Deaf community deserves better from television networks

America stood still yesterday as the Kansas City Chiefs triumphed over the San Francisco 49ers in Super Bowl LIV, but many in the Deaf community were left disappointed by the pregame performance of the national anthem. Demi Lovato and Yolanda Adams took the stage with a rousing rendition of the American anthem, but deaf artist Christine Sun Kim – who was providing American Sign Language interpreting – was left out by Fox Sports cameras, appearing only for a few brief seconds on the broadcast.

Sun Kim was supposed to be broadcast concurrently, but cameras cropped her almost entirely out of the telecast. Fox Sports had also agreed to run a live stream on their website that would focus entirely on Sun Kim’s performance of the anthem, providing a means for deaf viewers to enjoy the experience. Instead, the Fox stream cut away mid-song to show the players standing with hands over their hearts. This meant that deaf viewers had no way to be a part of the showcase, and Sun Kim described herself as “angry and exasperated”. 

The artist rightly pointed out that “we’ve had the technology [to broadcast signed performances] for decades” and described the experience as “a missed opportunity in the struggle for media inclusiveness on a large scale.”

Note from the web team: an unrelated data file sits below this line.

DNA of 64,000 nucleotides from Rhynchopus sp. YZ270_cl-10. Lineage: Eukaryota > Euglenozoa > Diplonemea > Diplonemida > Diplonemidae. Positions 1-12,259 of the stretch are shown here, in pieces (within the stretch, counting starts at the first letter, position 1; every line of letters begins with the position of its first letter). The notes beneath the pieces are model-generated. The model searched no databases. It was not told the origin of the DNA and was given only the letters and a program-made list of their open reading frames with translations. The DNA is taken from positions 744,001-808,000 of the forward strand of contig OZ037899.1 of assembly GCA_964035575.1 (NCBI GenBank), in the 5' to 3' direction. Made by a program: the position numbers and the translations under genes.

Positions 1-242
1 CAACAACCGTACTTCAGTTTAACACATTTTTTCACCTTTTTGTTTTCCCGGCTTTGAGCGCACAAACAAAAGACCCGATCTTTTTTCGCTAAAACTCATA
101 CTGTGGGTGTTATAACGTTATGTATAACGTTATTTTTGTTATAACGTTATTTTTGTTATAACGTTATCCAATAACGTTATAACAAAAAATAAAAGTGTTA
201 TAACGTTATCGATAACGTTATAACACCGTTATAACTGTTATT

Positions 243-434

It was a disappointing step back for the inclusion of deaf people in public spectacles, and one made more frustrating by the fact that it was easy to avoid. 

Closer to home, one Auslan interpreter has made headlines because he has been shown on people’s televisions. Sean Sweeney has worked through the bushfire crisis with the New South Wales Rural Fire Service, regularly accompanying RFS Commissioner Shane Fitzsimmons and NSW Premier Gladys Berejiklian on TV announcements for emergency information. 

Sweeney has developed something of a cult following for his work spreading emergency messages to the deaf community, and his heartwarming story has gained attention in the news and on social media.

Sweeney’s work is crucial, ensuring that deaf members of the community have the same access to emergency information that hearing people do, and allowing them to make informed decisions about their safety. In general, TV stations have done a good job of allowing interpreters like Sweeney to get safety messages out to the deaf community, but some commentators warn they haven’t done enough.

Shirley Liu, founder of Auslan Media Access, has warned that when TV stations cut interpreters out of their broadcasts, deaf people miss out, and this can have serious ramifications for their safety, especially during bushfire season. 

Ultimately, what we can take from these situations – one in America and one in Australia – is that providing appropriate coverage of televised sign language performances and announcements is important for enjoyment, safety and inclusivity within the deaf community. 

Featured Image by AJ Mast, New York Times, 2019.

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